posted by Kevin Morris
We did a lot of speculation in our recent articles about the rumored Intel bid to buy Altera. One of the areas of most intense speculation was the 2013 agreement the two companies signed - for Intel to manufacture 14nm FPGAs for Altera.
More than two years after that deal was signed, Intel is rumored to be making an offer to buy Altera for upwards (maybe far upwards) of $10B. But, is the existing 2013 agreement potentially weakening Intel’s bargaining position?
The key parts of the agreement that we thought could be troublesome for Intel were related to non-competition. Had Intel agreed that they would not develop FPGA technology themselves or try to buy any other FPGA company? If so, that appeared to indicate that Intel had no way to get FPGA/PLD technology (which might be crucial to defending their data center business) other than by buying it from Altera (or by buying Altera).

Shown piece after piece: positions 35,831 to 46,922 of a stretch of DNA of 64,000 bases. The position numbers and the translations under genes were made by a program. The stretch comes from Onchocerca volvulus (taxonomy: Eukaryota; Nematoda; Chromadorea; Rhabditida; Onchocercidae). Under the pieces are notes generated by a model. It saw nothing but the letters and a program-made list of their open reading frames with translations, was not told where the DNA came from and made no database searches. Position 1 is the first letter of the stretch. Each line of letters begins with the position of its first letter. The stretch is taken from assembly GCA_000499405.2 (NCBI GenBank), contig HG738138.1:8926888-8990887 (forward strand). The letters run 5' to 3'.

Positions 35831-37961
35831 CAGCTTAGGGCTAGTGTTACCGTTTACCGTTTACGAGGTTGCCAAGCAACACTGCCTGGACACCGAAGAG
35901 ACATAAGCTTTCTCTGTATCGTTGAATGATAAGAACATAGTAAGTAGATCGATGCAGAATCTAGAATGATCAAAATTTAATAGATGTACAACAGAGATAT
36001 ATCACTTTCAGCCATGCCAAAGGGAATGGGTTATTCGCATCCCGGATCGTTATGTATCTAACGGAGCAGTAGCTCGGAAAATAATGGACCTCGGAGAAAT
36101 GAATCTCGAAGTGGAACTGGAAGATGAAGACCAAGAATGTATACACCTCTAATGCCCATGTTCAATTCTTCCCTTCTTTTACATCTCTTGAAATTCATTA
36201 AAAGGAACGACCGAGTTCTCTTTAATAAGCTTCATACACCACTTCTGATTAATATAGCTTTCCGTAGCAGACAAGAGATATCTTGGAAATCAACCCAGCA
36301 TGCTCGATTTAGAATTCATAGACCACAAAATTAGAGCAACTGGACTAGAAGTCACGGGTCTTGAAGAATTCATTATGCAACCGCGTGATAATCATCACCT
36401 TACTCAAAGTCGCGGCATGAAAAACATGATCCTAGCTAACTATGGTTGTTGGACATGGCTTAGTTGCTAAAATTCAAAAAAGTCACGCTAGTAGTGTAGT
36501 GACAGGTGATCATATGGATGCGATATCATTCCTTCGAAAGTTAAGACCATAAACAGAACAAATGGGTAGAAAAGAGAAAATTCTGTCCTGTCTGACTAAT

And, if they had agreed to that, how long were they banned from developing or acquiring FPGA technology elsewhere?
In the recent earnings conference call, Altera CEO John Daane said "...we do not want to compete with our foundry and we agreed that Intel would not invest in, develop their own product line or buy a PLD company or buy another PLD company." That made it sound like Intel could have boxed themselves in a bit.
Now, EE Journal has obtained a (heavily redacted) copy of the 2013 agreement (which was made public by Altera). We examined this 86-page document ourselves, and we had a lawyer take a look at it as well. What we found led us to believe that Intel had not backed themselves as far into the corner as many had speculated. Here is a link to that agreement:
It’s important to point out that the redacting makes analysis of this contract a bit dicey. And, there are parts that are comically heavy on the redacting. For example: “If an [*****] is [*****] by a company, then, during the term of the Agreement, Intel will [*****] accept for [*****] any [*****] for such [*****] or the [*****] company other than those specific [*****] as to which Intel is [*****] to [*****] as of the date of the [*****].”